Daisy was just 4 when she stumbled upon the fossilized remains of an unknown animal during a family walk on the beach in 2009. The family lives near the coast of England's Isle of Wight — also known as the "dinosaur capital of Great Britain."
...Over the past several years, the bones Daisy discovered have been thoroughly analyzed by paleontologists. The findings were finally published this Monday. The fossilized remains belong to a previously unknown genus and species of a small flying reptile called the pterosaur*.
Daisy, now 9, has accomplished something I only dream of: the new species was named for her, Vectidraco daisymorrisae. Hit the link for more details and to see the world's most ADORABLE amateur paleontologist. More here and here. (Thanks to everyone who sent this tip!)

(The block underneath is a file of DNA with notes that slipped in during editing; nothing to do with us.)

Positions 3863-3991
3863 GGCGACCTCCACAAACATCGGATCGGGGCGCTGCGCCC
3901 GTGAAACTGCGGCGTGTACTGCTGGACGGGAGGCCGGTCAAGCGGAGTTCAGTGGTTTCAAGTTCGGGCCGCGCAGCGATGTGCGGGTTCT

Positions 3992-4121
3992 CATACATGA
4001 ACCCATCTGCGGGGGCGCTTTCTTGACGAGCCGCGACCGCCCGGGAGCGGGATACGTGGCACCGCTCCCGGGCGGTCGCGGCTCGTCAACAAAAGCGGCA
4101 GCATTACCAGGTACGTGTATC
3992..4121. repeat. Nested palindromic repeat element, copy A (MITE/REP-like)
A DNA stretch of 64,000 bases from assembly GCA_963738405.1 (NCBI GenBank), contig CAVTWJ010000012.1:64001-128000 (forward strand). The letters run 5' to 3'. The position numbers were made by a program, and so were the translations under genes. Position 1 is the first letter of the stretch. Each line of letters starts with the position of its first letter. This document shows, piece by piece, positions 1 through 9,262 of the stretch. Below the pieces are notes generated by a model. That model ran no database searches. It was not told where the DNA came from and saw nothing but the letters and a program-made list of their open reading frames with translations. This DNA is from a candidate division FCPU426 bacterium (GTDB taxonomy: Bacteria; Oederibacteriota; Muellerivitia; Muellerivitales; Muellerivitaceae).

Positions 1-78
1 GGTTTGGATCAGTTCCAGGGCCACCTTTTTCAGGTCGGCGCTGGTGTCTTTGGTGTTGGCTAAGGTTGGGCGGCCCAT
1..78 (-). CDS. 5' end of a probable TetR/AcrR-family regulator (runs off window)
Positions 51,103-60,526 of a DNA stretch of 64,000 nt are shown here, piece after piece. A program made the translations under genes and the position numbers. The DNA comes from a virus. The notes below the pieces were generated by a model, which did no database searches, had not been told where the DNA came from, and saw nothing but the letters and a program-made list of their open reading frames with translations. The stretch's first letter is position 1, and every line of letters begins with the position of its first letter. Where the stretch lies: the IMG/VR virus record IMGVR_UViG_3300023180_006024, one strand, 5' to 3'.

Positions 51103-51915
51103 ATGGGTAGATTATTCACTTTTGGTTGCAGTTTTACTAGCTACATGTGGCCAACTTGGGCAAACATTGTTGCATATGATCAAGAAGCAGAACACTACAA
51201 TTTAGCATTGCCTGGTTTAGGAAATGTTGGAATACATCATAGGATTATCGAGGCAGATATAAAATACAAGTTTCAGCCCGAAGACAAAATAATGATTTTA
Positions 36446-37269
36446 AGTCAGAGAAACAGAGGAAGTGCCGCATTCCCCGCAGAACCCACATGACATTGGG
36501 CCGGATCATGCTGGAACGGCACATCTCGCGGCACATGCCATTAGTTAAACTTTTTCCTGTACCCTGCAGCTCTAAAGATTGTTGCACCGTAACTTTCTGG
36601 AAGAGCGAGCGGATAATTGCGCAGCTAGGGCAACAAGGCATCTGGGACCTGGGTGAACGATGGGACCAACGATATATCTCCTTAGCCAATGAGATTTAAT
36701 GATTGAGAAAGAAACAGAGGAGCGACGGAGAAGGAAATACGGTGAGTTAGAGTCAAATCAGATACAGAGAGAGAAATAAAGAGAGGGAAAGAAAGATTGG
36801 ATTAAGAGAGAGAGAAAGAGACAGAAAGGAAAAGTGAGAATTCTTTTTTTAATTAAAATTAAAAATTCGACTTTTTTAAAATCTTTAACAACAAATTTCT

Researchers argued that for species like the stegosaurus, which had a stiff, spiky tail, the position could have proved dangerous or even fatal.
Brian Switek, a dinosaur expert, said: "The females could not raise their tails because the bones at the top end were fused. Also, some species had lethal spikes on their backs, which would have been impossible to get past."
Heinrich Mallison, a scientist at the Museum of Natural History in Berlin, tested out the theory by designing computer models of kentrosaurus, a cousin of stegosaurus.
Using the software, he found that males would have "risked castration" from the deadly spikes on the female's hips if they tried to mount from behind.
He said: "These prickly dinosaurs must have had sex another way. Perhaps the female lay down on her side and the male reared up to rest his torso over her."